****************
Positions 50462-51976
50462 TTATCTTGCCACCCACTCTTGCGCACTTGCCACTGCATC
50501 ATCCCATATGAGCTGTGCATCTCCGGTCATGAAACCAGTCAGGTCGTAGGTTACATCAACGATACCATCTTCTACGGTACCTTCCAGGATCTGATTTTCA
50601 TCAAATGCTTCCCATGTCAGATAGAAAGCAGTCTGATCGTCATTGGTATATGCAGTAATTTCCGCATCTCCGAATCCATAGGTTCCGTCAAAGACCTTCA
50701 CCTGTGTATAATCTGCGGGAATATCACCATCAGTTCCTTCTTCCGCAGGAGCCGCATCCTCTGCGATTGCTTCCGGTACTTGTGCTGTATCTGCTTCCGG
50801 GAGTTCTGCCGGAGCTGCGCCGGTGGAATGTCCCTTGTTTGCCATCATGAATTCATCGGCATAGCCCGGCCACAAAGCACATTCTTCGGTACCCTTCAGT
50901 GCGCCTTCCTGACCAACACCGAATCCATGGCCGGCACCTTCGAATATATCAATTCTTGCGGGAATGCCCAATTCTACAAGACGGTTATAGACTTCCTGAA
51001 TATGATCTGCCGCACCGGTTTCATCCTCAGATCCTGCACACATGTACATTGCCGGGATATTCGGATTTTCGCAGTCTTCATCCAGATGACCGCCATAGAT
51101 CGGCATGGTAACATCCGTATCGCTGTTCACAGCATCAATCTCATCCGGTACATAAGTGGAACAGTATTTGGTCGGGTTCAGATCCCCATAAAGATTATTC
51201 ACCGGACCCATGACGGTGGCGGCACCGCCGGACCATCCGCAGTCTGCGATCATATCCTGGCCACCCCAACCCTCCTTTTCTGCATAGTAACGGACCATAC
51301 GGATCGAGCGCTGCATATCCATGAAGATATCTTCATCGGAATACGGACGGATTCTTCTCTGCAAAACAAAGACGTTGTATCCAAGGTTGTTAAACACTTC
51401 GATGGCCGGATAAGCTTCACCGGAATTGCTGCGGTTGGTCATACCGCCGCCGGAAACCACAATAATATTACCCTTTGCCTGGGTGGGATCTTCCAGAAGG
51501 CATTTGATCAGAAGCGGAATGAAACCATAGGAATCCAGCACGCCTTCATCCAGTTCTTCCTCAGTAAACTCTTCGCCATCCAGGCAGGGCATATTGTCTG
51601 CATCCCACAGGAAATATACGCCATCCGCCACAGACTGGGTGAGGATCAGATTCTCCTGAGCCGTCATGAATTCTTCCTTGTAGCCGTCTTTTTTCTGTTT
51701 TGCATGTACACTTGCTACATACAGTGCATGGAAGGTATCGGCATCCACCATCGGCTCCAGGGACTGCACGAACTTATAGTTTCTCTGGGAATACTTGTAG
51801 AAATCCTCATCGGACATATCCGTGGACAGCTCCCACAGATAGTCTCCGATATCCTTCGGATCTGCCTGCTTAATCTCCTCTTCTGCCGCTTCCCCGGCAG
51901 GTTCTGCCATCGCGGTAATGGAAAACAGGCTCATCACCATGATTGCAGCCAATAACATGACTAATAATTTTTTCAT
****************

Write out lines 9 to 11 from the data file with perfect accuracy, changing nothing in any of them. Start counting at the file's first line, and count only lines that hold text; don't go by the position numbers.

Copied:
51101 CGGCATGGTAACATCCGTATCGCTGTTCACAGCATCAATCTCATCCGGTACATAAGTGGAACAGTATTTGGTCGGGTTCAGATCCCCATAAAGATTATTC
51201 ACCGGACCCATGACGGTGGCGGCACCGCCGGACCATCCGCAGTCTGCGATCATATCCTGGCCACCCCAACCCTCCTTTTCTGCATAGTAACGGACCATAC
51301 GGATCGAGCGCTGCATATCCATGAAGATATCTTCATCGGAATACGGACGGATTCTTCTCTGCAAAACAAAGACGTTGTATCCAAGGTTGTTAAACACTTC